I’ve been to my share of local markets throughout Asia, in fact, it’s one of my all time favorite activities. Nothing to buy, only to look and relax in the midst of everyone else taking care of necessary business and scurrying through their daily lives. At Kota Kinabalu’s night market I watched the sun peacefully set over a still bay with vendors advertising their vegetables with verses of rap.
Markets are a source of life, people around the world shop at markets for essential ingredients to sustain living. I enjoy the energy and buzz, the raunchy smells and mix of clientele that only fresh food markets can generate.
Hanoi, a city of around 6.5 million residents, is fueled by hungry eaters who yearn for the finest and freshest vegetables and fruits Vietnam has to offer.
Like everything else in Hanoi, things are chaotic and busy, the Long Bien Market on the other hand is on steroids. The Long Bien wholesale market is the distribution point for probably most of Hanoi’s produce. Commercial shoppers to double basket hawkers shop for steals of deals in bulk quantities.
The market located at the Northern side of Hanoi’s Old Quarter takes the graveyard shift getting fully underway by about 1 am and by 6 am things are settling down and winding to a finish.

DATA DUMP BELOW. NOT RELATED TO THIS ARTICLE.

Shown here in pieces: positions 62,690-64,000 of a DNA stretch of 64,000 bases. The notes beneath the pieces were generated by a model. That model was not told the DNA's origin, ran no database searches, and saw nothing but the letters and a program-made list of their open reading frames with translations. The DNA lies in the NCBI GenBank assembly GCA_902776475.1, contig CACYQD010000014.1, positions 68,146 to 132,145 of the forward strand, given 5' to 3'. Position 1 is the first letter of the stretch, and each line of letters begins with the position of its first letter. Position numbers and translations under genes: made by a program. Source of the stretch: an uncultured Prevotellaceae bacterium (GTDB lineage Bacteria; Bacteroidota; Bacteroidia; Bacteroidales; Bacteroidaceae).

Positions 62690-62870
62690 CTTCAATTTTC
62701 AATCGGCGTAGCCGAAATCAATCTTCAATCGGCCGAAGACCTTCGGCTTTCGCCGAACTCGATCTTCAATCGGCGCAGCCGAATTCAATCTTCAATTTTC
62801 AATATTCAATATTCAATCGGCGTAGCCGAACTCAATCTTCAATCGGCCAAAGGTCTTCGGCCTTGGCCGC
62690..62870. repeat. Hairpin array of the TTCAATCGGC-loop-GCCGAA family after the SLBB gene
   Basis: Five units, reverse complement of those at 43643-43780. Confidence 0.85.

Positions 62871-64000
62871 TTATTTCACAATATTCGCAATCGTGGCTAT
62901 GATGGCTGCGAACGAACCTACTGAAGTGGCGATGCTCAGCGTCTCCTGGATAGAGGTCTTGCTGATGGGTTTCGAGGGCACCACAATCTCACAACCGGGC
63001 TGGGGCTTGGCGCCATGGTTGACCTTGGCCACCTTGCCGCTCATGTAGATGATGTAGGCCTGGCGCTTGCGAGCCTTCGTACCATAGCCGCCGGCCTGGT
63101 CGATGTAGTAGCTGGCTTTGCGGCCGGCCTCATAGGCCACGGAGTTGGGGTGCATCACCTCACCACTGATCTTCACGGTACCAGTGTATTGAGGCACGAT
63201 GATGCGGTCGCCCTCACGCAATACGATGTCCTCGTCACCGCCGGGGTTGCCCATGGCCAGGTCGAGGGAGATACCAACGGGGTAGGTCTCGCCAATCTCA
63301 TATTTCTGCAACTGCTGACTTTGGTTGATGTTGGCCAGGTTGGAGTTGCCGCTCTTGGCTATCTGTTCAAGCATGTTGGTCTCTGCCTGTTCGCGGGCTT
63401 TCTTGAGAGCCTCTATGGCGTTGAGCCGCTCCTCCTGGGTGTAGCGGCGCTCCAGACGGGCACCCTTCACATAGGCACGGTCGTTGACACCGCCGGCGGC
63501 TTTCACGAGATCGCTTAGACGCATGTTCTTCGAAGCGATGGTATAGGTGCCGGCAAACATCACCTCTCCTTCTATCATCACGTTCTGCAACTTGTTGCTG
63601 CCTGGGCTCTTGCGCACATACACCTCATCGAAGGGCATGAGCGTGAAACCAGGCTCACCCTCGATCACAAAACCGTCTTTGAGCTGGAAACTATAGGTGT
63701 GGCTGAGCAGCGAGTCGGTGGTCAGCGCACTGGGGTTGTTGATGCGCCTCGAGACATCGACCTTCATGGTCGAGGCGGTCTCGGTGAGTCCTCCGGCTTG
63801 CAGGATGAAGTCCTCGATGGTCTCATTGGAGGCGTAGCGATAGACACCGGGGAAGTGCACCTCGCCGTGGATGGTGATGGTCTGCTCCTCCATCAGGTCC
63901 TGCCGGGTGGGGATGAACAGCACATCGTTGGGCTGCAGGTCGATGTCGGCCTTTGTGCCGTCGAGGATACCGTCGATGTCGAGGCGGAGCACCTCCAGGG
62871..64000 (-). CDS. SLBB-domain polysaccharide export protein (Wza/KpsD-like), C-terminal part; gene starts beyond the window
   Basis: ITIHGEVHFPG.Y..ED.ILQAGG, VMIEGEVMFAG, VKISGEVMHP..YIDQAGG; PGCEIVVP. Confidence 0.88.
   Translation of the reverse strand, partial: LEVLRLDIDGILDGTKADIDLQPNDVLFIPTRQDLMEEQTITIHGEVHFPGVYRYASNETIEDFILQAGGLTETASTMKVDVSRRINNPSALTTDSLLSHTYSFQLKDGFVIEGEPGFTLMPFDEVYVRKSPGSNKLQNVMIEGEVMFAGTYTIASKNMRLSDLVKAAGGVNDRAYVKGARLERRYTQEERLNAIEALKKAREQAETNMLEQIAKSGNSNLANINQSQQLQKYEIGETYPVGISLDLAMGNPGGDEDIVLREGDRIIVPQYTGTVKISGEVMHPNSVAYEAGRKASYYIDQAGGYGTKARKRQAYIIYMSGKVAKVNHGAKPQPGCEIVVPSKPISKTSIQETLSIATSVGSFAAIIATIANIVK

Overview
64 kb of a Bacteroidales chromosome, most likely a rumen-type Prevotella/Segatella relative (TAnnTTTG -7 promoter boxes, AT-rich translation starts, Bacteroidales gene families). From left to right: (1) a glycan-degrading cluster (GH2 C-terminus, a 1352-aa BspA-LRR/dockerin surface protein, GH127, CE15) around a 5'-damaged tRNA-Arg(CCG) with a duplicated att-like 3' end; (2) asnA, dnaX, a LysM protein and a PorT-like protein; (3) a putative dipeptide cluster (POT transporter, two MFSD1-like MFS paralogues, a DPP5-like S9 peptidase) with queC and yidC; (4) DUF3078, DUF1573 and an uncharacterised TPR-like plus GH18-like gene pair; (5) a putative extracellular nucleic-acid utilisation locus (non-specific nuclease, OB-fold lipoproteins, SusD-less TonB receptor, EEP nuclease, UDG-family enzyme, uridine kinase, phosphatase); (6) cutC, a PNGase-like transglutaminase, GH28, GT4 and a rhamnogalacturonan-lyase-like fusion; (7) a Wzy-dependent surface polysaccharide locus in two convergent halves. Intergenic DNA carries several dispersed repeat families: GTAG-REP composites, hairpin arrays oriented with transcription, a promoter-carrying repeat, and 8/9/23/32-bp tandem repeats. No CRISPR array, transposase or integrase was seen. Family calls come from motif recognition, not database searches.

I arrived at 4 am, eager to absorb Hanoi in it’s most throbbing state. I was greeted my mountains of fruit, containers of vegetables, and piles of herbs and spices. There was a continual flow of shouting, motorcycle zooming, honking, and always some sort of commotion within a few strides.
Men loaded their motorcycles to the max, while women thrust on their double basket Vietnamese carriers and darted through the clogged veins of the market. The only way to move is to be extremely aggressive and squeeze through narrow passageways to blend into the traffic. I pushed through, avoided being squished to death by mere inches. As soon as I would find a square foot to stop and take a photo, a cart pusher would be in my face, telling me to move.
The excitement continued to the main entrance, where I witnessed a messy traffic jam that lasted for 5 minutes because not a single person would budge to let anyone go through.
The sun started to rise and people were actually running in and out of the main entrance now, avoiding collision with city buses that had already begun their routes. I perched myself on the side of a wall along with a homeless man sleeping, in order to find space and freedom to maneuver. From the wall I could enjoy the disorder and confusion of the entire market.
The composure of the Long Bien Market was among the craziest and most entertaining that I’ve ever witnessed. Walking back into the narrow slot canyon streets of the Old Quarter that I thought were extremely congested, now seemed a little more open, and I breathed a sigh of relief.
If you travel to Hanoi, be sure to wake up early one morning and visit, just don’t focus on 1 thing to too long (you might get squished!).
Long Bien Wholesale Market
– Migration Mark
Join 33719 other food lovers
If you enjoyed this post, get more food and travel updates (for FREE)!
How can I contact you?
Enter your e-mail below to subscribe to updates.